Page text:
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My goal is to implement a rehash() method for a hash table I am writing in a C++ template class. However, I am confused what exactly I can hash on since this method only knows the type as a generic. As far as I know, this differs from Java generics

My understanding of java... In Java, since every object inherits the hashCode() method, we can override this method. If writing a generic hash table in java, then during the rehash(), the hashCode() method can simply be called to return a value. That can be modded by tableSize. Painless

Back to C++... Since I do not believe I can simply call a hashCode() method on my C++ generics nor access a generic type's data members, I don't know what I could rehash on.

Is it possible for my generic type in C++ to inherit an abstract class somewhow so I can force a virtual hashcode()=0 method? Or do the hash functions in template classes rely some other kind of non-datamember hashing?

Tried to be as clear as possible. Thanks to anyone that can point me in the right direction or offer some guidance.

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You need the user (caller) to provide the hash template functor. There are some standard hash object for basic type. see here: en.cppreference.com/w/cpp/utility/hash –  ZijingWu Jul 30 '13 at 3:18
1  
You do know C++ has its own hash table right? std::unordered_map. –  Rapptz Jul 30 '13 at 3:28
    
Thanks for the link ZijingWu –  donsiuch Jul 31 '13 at 0:47

1 Answer 1

up vote 1 down vote accepted

NOTE: Of course, I suppose that your goal to implement a hashtable is for learning purposes. If not, use std::unordered_map.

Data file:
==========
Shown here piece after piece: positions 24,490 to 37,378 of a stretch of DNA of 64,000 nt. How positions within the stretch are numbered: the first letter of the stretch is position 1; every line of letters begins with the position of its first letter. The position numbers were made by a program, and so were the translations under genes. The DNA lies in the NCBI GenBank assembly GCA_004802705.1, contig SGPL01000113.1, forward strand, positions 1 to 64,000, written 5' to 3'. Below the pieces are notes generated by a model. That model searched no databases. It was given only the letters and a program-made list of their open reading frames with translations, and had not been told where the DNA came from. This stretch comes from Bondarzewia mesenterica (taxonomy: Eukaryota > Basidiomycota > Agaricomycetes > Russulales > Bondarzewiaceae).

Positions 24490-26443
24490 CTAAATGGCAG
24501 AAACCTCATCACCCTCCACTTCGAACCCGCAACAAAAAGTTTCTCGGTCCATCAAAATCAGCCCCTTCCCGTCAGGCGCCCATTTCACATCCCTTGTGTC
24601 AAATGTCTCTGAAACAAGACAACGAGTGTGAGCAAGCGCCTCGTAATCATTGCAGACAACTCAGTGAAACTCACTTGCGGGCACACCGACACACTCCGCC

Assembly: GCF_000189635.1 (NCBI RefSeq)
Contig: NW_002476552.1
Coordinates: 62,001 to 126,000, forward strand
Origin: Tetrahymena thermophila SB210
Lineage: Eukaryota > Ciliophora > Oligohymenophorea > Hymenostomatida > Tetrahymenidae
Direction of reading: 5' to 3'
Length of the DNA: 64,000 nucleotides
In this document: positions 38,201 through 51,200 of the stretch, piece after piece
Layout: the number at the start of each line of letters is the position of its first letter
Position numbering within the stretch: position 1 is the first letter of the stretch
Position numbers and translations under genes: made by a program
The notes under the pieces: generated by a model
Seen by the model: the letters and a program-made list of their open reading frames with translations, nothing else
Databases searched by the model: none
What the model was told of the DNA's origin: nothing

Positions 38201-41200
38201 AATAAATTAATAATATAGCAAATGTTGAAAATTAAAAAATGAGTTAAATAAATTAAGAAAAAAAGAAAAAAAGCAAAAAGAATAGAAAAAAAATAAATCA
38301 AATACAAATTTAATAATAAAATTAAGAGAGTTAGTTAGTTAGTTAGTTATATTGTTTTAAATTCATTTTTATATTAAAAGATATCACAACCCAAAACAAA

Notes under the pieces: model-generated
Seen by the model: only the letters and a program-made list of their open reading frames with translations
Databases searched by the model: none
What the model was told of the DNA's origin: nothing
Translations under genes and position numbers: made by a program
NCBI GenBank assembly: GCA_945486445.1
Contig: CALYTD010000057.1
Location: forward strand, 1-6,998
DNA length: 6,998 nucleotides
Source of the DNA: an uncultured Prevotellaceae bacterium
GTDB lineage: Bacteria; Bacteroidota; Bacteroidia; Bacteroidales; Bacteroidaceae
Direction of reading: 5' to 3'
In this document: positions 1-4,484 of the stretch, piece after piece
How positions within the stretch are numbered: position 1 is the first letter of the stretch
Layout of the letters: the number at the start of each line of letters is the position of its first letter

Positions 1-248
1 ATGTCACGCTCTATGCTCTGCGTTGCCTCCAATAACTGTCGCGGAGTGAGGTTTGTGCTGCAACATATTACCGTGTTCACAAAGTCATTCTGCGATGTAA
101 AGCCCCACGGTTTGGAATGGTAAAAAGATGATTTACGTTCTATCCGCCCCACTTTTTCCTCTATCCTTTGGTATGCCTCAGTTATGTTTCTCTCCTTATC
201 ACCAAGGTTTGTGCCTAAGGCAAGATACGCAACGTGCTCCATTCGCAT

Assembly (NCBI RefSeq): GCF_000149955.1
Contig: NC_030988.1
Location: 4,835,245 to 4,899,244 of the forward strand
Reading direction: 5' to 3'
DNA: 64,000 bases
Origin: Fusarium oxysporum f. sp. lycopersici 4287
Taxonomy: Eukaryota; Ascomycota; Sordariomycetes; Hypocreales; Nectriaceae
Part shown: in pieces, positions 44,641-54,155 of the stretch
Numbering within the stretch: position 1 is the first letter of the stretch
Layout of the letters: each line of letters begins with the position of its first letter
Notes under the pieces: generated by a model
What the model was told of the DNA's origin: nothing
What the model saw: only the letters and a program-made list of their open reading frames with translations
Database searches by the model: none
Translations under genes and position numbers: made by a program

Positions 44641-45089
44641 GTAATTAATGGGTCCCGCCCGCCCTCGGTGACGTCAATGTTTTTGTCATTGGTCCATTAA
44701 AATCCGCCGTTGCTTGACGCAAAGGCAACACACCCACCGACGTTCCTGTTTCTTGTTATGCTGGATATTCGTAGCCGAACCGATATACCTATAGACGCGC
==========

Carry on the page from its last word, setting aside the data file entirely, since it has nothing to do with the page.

The most important point here is what you have noticed yet: Templates and generics are not the same thing. (Well, and java generics are only a fancy syntactic sugar tool, thanks to type-erasure, but that its other story).

C++ templates works writting a version of a class for every different instantation of the template. That is, if in your program you use std::vector<int> and std::vector<bool>, the compiler generate code for class vector with int as type, and class vector with bool as type.

One of the most powerfull aspects of templates is that every type-related operation is evaluated at compile-time. That is, every template instantation, alias, typedef, etc, is done at compile time. The code that you get at runtime its a compound of the final generated classes for the different template instances. So you don't think about types at runtime, like in a OO language like java or C#, you think about compile-time. Everithing must be resolved when compilation ends.

Now we look at your problem:
You want an "hashable" "interface" for your types, to call to a hash function within the hashtable. This can be done in two ways:

Member function based way:

One way to solve your problem is to suppose that your types have a hash() public member function (Like getHashCode() in java, that is inherited from Object). So, in your hashtable implementation, you use this hash function as if the element has it. Don't worry about the type passed. The fact is if you do this, and you pass a type as template argumment that has not a public hash member function, the template cannot be instantiated. Violá!